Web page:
28 December 2017 – Today, a Bahraini court again postponed until 4 January 2018 the trial of opposition leader Sheikh Ali Salman, Secretary-General of the now-dissolved Al-Wefaq National Islamic Society, on new charges of maintaining “intelligence contacts with Qatar.” Sheikh Salman is currently incarcerated on separate charges stemming solely from political speeches he delivered in 2014, and this new case could further extend his arbitrary prison term. Americans for Democracy & Human Rights in Bahrain (ADHRB) condemns the Bahraini government’s judicial campaign against peaceful political opposition and calls on the authorities to immediately drop these baseless charges against Sheikh Ali Salman.

On 12 November 2017, the Public Prosecution Office (PPO) officially referred the new case to the High Criminal Court, accusing Sheikh Salman – along with two other defendants who are not in custody, former Al-Wefaq MP Sheikh Hassan Ali Juma Sultan and Ali Mahdi Ali Al Aswad – of “establishing foreign intelligence links [with Qatar] to commit subversive acts against Bahrain and undermine its political, economic position and national interests with the purpose of overthrowing the regime” during the “2011 crisis.” Notably, Sheikh Salman’s first co-defendant, Sheikh Hassan, was publicly defamed in pro-government media over similar allegations in June 2017 and Bahraini authorities – including officials from the National Security Agency (NSA) – repeatedly detained and tortured his son, Mohamed Hasan Ali Mohamed Juma Sultan, in an attempt to coerce him into becoming an informant to help them target Sheikh Sultan and other political figures. The government arbitrarily stripped Sheikh Sultan of his citizenship in 2015, and he is no longer in the country.

As its “evidence” against the defendants, the PPO cites the “existence of direct communications via meetings between [Qatari officials and Al-Wefaq] inside Bahrain and abroad and the exchange of messages and telephone calls” monitored by the Bahraini authorities, and the appearance of Al-Wefaq members in well-known Qatari media outlets like Al Jazeera. However, as noted by the Bahrain Institute for Rights and Democracy (BIRD), Qatar’s attempted mediation between the government and the opposition groups was open and well-documented in 2011, including by the Bahrain Independent Commission of Inquiry (BICI). These bizarre allegations were not raised publicly by the Bahraini government in the intervening six years, against Al-Wefaq or Qatar, until the onset of the Saudi- and Emirati-led diplomatic row with the latter in June 2017. Sheikh Salman denies all charges against him.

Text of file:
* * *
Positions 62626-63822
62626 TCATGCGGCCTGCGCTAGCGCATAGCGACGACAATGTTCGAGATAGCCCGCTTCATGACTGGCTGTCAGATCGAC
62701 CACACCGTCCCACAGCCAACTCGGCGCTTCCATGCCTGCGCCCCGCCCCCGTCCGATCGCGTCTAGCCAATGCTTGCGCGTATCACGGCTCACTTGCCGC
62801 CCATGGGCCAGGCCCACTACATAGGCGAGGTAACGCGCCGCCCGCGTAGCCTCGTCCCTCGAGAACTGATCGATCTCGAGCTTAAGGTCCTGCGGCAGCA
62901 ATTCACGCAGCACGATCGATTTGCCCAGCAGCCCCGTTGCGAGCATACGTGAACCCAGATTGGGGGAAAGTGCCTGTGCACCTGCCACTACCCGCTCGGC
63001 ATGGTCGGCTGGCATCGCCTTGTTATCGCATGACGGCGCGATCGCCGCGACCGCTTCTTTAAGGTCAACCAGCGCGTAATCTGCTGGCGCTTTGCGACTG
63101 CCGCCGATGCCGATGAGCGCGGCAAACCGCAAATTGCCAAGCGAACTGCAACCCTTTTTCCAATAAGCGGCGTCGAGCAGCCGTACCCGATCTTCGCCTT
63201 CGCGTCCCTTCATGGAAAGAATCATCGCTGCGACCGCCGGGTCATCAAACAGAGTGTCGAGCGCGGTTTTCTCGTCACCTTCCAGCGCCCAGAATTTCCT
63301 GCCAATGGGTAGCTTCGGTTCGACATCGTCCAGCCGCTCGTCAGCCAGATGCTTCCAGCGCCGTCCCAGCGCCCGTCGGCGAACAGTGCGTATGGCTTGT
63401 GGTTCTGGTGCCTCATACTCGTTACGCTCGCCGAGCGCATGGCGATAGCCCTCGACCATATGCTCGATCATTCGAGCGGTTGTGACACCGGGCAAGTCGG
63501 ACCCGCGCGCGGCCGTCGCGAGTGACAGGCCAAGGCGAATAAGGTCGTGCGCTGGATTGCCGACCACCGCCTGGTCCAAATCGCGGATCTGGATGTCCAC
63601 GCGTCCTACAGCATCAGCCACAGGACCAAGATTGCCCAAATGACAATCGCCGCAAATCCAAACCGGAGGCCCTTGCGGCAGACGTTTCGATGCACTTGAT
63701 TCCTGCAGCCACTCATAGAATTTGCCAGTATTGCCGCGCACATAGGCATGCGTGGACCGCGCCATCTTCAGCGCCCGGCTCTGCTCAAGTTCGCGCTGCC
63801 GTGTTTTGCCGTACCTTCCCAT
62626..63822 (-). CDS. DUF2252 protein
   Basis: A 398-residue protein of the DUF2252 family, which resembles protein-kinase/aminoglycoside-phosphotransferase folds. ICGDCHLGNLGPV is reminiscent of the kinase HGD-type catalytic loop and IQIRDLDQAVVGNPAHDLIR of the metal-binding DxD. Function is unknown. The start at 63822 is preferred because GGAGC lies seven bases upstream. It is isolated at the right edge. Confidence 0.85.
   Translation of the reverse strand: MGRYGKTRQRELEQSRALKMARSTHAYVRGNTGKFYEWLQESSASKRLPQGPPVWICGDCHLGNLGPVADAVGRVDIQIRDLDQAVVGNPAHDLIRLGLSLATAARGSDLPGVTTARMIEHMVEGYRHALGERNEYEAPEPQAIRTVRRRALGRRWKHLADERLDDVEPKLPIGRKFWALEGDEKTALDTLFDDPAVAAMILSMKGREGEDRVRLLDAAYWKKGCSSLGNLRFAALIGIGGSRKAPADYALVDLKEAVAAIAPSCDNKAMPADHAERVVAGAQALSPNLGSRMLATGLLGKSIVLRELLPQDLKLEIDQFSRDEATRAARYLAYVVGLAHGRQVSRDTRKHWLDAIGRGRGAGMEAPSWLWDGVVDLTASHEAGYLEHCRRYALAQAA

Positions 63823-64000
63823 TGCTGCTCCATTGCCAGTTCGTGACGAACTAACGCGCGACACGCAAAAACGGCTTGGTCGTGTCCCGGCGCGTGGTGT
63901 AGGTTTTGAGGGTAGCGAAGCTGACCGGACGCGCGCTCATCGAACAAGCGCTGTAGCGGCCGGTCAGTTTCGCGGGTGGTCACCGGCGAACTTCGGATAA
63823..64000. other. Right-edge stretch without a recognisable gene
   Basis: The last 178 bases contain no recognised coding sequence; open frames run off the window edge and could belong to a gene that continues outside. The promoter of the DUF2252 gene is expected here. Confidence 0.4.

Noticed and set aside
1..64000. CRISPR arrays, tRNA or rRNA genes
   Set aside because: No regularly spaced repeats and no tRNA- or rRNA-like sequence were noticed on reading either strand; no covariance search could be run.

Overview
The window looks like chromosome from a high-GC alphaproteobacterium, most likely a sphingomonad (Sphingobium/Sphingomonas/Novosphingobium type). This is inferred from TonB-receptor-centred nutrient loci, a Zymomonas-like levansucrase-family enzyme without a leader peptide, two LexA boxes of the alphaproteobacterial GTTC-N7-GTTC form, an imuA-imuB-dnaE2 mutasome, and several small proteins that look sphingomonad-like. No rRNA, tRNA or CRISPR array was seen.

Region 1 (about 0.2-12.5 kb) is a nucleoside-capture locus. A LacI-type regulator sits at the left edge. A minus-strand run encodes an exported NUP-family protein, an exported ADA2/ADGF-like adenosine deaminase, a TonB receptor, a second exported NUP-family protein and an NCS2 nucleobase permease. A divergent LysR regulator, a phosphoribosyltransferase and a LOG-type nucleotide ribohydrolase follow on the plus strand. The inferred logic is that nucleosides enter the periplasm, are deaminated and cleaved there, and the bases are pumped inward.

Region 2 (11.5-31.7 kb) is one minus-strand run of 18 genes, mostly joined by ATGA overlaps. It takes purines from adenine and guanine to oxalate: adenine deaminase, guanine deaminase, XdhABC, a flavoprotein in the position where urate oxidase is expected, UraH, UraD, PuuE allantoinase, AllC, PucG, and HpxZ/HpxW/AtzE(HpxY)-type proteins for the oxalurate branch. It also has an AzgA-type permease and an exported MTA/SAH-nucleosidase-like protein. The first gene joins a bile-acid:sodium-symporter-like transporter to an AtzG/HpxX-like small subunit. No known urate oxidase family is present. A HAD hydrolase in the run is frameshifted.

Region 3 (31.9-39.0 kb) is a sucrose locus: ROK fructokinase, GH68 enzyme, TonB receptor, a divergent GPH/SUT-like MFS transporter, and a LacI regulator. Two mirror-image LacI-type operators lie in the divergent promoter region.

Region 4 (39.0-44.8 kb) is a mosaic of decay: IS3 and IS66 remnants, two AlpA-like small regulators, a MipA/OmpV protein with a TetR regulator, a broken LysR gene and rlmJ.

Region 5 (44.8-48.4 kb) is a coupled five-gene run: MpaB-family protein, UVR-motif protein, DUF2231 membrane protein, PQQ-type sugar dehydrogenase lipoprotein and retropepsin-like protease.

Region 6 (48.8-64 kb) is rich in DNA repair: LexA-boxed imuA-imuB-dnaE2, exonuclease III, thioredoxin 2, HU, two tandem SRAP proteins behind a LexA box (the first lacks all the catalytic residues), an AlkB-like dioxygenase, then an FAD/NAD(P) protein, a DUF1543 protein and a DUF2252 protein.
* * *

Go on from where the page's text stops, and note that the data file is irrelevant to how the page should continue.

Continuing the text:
Bahraini security forces initially arrested Sheikh Salman in December 2014, after he delivered a political speech. Following a complex series of appeals and retrials, the Court of Cassation ultimately sentenced him to four years in prison in April 2017, and he is currently serving his term in Jau Prison where he faces regular abuse and poor living conditions. As early as September 2015, the United Nations (UN) Working Group on Arbitrary Detention (WGAD) determined that Sheikh Salman was being held arbitrarily and recommended his immediate release with an enforceable right to compensation.

In 2016, with Sheikh Salman incarcerated, the government moved to forcibly dissolve his political society, Al-Wefaq. On 17 July 2016, the High Civil Court affirmed a Ministry of Justice order to close Al-Wefaq, after the authorities had seized the group’s assets, blocked its website, and shuttered its headquarters. The government has taken similar action against nearly all opposition groups, including Wa’ad, the largest secular leftist society, which was dissolved in 2017.

 “With new elections for Bahrain’s lower house of parliament – already a hamstrung institution – set for 2018, the government is clearly exploiting the diplomatic crisis with Qatar to further suppress peaceful dissent and cement its control of the political process,” said Husain Abdulla, ADHRB’s Executive Director. “Sheikh Ali Salman is already arbitrarily detained for raising his voice, and Al-Wefaq was already forcibly dissolved, but the government is insisting on taking even more transparent reprisal measures against the peaceful opposition group. This trial is a cruel joke and it should be ended at once.”

The Bahraini government has violated Sheikh Ali Salman’s rights to liberty, fair trial, free expression, and free association as defined in articles 2, 9, 10 11, 18, 19, 20 and 21 of the Universal Declaration of Human Rights (UDHR) and articles 9, 14, 18, 19, 21, 22, 25, and 26 of the ICCPR. The authorities must immediately release Sheikh Ali Salman, as well as all other prisoners of conscience, and reinstate all arbitrarily dissolved political societies, like Al-Wefaq and Wa’ad. ADHRB additionally calls on the United States and Bahrain’s other key allies to pressure for an end to the Bahraini government’s gross and systematic violations of the right to free expression, assembly, and association.

For more information on the case, see ADHRB’s original statement here.